According to experts, BOP markets consist of around 3 billion people with less than $2 income per day. BOP markets thus consist of individuals (consumers or producers) who merely survive at subsistence levels, and form a dominant proportion of the populace in emerging markets including South Asia, BRIC nations and sub-Saharan Africa.
Such markets are believed to be ecologically, economically and socially sustainable in the long term. However, marketing to BOP consumers or by BOP producers has a unique set of challenges. Low levels of literacy and education, low purchasing power and a constant struggle to make ends meet characterise such markets.
However, the lessons from BOP markets can sometimes be amazingly overwhelming. For example, one of the world’s poorest nations, Rwanda, has had 92% of the nation covered under health insurance for last 11 years, and premiums cost only around $2 a year. On the contrary, one of the world’s richest nations, the USA, has in comparison the most expensive healthcare system, and almost half of its people are either uninsured or under-insured.
Another example is that of Grupo Salinas, a group of companies created by Mexican entrepreneur Ricardo Salinas. The company recently launched a comprehensive consumer financial literacy initiative by distributing 2.7 million copies of comics to educate consumers at the bottom of the pyramid. Similarly, SELCO Solar Pvt. Ltd, a social enterprise established in 1995 by a few engineers in India, provides sustainable energy solutions to poor households and businesses. It has sold, serviced and financed more than 120,000 solar panels to consumers in BOP markets.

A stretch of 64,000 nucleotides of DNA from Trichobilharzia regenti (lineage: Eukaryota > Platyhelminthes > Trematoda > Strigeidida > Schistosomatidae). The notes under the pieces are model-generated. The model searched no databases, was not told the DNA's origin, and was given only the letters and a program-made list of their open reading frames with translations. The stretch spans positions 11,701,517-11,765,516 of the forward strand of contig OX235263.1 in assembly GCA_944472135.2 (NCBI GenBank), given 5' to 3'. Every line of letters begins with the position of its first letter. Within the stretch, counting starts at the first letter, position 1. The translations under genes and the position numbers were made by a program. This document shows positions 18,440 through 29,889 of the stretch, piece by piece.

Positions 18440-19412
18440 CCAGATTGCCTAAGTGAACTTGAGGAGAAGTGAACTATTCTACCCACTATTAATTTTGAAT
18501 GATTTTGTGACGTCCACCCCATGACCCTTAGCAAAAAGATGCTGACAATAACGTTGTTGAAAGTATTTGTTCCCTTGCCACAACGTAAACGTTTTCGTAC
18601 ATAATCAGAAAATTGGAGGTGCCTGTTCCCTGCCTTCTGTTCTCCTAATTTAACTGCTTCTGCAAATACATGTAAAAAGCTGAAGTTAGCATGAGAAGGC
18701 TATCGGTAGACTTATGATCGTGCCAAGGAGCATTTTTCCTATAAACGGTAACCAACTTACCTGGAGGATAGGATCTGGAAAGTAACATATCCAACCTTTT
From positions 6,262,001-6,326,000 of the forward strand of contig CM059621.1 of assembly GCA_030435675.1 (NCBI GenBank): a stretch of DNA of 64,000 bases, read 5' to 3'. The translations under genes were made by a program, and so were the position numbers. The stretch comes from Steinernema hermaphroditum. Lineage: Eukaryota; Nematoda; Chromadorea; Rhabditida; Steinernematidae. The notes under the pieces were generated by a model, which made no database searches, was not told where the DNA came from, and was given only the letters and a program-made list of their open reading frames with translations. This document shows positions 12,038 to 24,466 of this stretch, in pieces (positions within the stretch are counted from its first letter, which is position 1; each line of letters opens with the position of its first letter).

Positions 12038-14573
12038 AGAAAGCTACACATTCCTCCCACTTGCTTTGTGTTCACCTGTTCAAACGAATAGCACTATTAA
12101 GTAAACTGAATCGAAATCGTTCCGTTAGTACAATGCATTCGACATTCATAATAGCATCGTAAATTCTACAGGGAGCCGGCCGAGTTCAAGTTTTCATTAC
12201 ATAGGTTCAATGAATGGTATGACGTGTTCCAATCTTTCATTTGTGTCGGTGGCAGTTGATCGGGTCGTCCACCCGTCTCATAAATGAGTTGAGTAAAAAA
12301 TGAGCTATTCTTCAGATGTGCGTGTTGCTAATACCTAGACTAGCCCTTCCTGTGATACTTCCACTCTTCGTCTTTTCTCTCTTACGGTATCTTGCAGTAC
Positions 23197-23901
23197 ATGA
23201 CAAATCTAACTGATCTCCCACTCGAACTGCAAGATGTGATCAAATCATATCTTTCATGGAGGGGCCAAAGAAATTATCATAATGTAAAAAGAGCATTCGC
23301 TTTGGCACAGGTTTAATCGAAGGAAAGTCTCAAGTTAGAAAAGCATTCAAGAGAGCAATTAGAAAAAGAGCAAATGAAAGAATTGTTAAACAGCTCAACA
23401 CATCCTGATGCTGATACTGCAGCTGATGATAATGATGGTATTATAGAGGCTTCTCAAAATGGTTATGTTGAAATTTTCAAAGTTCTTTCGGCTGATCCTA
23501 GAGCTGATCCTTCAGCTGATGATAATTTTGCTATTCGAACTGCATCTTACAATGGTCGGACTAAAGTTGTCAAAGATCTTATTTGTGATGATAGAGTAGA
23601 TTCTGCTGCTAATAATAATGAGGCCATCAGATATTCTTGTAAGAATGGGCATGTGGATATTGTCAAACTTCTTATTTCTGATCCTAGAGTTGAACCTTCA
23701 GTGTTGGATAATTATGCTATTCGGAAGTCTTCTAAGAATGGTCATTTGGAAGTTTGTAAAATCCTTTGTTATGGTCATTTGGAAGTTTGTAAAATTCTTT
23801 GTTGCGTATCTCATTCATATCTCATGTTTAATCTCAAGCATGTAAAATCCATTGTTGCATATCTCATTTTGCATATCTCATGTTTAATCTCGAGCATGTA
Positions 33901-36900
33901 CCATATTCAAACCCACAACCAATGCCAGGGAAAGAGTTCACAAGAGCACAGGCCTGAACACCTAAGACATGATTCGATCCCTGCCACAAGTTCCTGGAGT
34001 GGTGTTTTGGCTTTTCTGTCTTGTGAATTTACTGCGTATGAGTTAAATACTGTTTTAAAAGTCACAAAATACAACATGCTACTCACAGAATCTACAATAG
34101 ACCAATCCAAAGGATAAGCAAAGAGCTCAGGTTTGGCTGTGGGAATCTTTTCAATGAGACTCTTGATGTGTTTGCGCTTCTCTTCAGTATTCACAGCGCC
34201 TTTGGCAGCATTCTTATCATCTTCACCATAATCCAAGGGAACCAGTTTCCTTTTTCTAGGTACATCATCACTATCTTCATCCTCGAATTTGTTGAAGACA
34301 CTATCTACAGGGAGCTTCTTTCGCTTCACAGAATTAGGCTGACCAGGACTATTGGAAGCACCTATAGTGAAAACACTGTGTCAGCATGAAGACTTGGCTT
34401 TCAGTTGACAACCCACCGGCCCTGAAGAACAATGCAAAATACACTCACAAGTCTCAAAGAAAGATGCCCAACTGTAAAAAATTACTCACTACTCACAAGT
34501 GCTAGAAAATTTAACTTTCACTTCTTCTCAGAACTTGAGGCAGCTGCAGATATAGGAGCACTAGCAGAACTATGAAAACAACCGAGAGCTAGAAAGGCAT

Given the context of subsistence markets, many scholars have emphasised the need for development of the BOP markets in terms of creation of the capacity to consume; development of new goods, services, dignity and choice for the poor; and the importance of developing trust between buyer and seller. Several principles have been suggested, including finding sustainable solutions, understanding functionality, innovating processes and deskilling work, educating low-literacy consumers, designing for hostile infrastructure, and designing innovative distribution chains.
The aim of this special issue is to discover approaches and practices relating to marketing by BOP producers, or marketing to poor consumers. The issue will aim to develop new theories and extend existing theories through empirical examination, and/or conceptual advancements with strong implications for managers. It therefore focuses on cross- and inter-disciplinary research using theoretical frameworks and empirical analyses.
Suitable topics include but are not limited to:
- What are the characteristics of BOP markets and subsistence consumers?
- How do we design and deliver value for subsistence consumers?
- What social and marketing innovations are required to serve BOP consumers?
- What successful marketing companies are practising to serve BOP consumers?
- What new business models are required to become successful in BOP markets?
- How products should be designed for such marketplaces?
- What should the nature of distribution channels for successful products be?
Submission of manuscripts: 28 February, 2014 (extended)